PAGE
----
(This article belongs to the Special Issue Remote Sensing of Wildfire: Regime Change and Disaster Response)
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31 pages, 4651 KiB  
Article
An Integrated Grassland Fire-Danger-Assessment System for a Mountainous National Park Using Geospatial Modelling Techniques
by Olga D. Mofokeng, Samuel A. Adelabu and Colbert M. Jackson
Fire 2024, 7(2), 61; https://doi.org/10.3390/fire7020061 - 19 Feb 2024
Viewed by 865
Abstract
Grasslands are key to the Earth’s system and provide crucial ecosystem services. The degradation of the grassland ecosystem in South Africa is increasing alarmingly, and fire is regarded as one of the major culprits. Globally, anthropogenic climate changes have altered fire regimes in [...] Read more.
Grasslands are key to the Earth’s system and provide crucial ecosystem services. The degradation of the grassland ecosystem in South Africa is increasing alarmingly, and fire is regarded as one of the major culprits. Globally, anthropogenic climate changes have altered fire regimes in the grassland biome. Integrated fire-risk assessment systems provide an integral approach to fire prevention and mitigate the negative impacts of fire. However, fire risk-assessment is extremely challenging, owing to the myriad of factors that influence fire ignition and behaviour. Most fire danger systems do not consider fire causes; therefore, they are inadequate in validating the estimation of fire danger. Thus, fire danger assessment models should comprise the potential causes of fire. Understanding the key drivers of fire occurrence is key to the sustainable management of South Africa’s grassland ecosystems. Therefore, this study explored six statistical and machine learning models—the frequency ratio (FR), weight of evidence (WoE), logistic regression (LR), decision tree (DT), random forest (RF), and support vector machine (SVM) in Google Earth Engine (GEE) to assess fire danger in an Afromontane grassland protected area (PA). The area under the receiver operating characteristic curve results (ROC/AUC) revealed that DT showed the highest precision on model fit and success rate, while the WoE was used to record the highest prediction rate (AUC = 0.74). The WoE model showed that 53% of the study area is susceptible to fire. The land surface temperature (LST) and vegetation condition index (VCI) were the most influential factors. Corresponding analysis suggested that the fire regime of the study area is fuel-dominated. Thus, fire danger management strategies within the Golden Gate Highlands National Park (GGHNP) should include fuel management aiming at correctly weighing the effects of fuel in fire ignition and spread. Full article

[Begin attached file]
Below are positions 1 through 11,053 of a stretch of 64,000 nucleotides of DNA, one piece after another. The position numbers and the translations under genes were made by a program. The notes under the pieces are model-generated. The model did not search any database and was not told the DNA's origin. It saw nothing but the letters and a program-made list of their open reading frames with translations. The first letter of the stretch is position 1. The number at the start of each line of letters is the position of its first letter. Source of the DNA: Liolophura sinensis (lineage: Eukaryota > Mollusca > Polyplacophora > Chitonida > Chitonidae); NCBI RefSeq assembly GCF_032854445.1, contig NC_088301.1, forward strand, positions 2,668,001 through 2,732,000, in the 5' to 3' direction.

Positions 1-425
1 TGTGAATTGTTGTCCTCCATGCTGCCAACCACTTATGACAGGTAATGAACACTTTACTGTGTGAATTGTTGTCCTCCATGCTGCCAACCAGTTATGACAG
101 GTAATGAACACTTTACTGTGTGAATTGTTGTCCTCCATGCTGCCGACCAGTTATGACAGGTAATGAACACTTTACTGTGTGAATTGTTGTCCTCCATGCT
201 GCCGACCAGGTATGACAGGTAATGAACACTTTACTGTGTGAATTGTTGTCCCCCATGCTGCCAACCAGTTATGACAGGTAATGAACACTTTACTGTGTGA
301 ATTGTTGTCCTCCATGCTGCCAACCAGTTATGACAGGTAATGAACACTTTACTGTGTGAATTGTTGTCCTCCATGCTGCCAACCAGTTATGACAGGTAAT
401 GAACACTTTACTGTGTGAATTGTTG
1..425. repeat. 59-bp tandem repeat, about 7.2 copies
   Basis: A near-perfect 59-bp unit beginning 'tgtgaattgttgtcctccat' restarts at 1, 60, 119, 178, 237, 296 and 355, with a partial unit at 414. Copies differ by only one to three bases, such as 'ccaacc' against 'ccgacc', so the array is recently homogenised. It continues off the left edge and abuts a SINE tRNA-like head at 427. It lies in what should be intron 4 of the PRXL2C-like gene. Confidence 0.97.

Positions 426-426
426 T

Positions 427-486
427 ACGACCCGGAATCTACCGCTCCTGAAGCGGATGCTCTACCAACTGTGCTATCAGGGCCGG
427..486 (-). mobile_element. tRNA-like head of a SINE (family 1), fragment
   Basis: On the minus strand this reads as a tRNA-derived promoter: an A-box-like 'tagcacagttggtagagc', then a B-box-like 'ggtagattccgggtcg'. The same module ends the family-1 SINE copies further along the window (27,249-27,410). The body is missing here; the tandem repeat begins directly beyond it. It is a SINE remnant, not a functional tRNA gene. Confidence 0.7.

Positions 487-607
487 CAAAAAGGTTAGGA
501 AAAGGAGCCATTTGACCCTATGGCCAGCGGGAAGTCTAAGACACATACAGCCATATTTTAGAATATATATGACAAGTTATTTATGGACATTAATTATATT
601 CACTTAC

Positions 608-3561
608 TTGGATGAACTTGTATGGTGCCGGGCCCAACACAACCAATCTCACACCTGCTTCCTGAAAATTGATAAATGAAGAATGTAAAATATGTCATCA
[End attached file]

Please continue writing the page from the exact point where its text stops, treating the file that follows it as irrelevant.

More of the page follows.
(This article belongs to the Special Issue Remote Sensing of Wildfire: Regime Change and Disaster Response)
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21 pages, 14031 KiB  
Article
The Spatially Adaptable Filter for Error Reduction (SAFER) Process: Remote Sensing-Based LANDFIRE Disturbance Mapping Updates
by Sanath Sathyachandran Kumar, Brian Tolk, Ray Dittmeier, Joshua J. Picotte, Inga La Puma, Birgit Peterson and Timothy D. Hatten
Fire 2024, 7(2), 51; https://doi.org/10.3390/fire7020051 - 08 Feb 2024
Viewed by 1539
Abstract
LANDFIRE (LF) has been producing periodic spatially explicit vegetation change maps (i.e., LF disturbance products) across the entire United States since 1999 at a 30 m spatial resolution. These disturbance products include data products produced by various fire programs, field-mapped vegetation and fuel [...] Read more.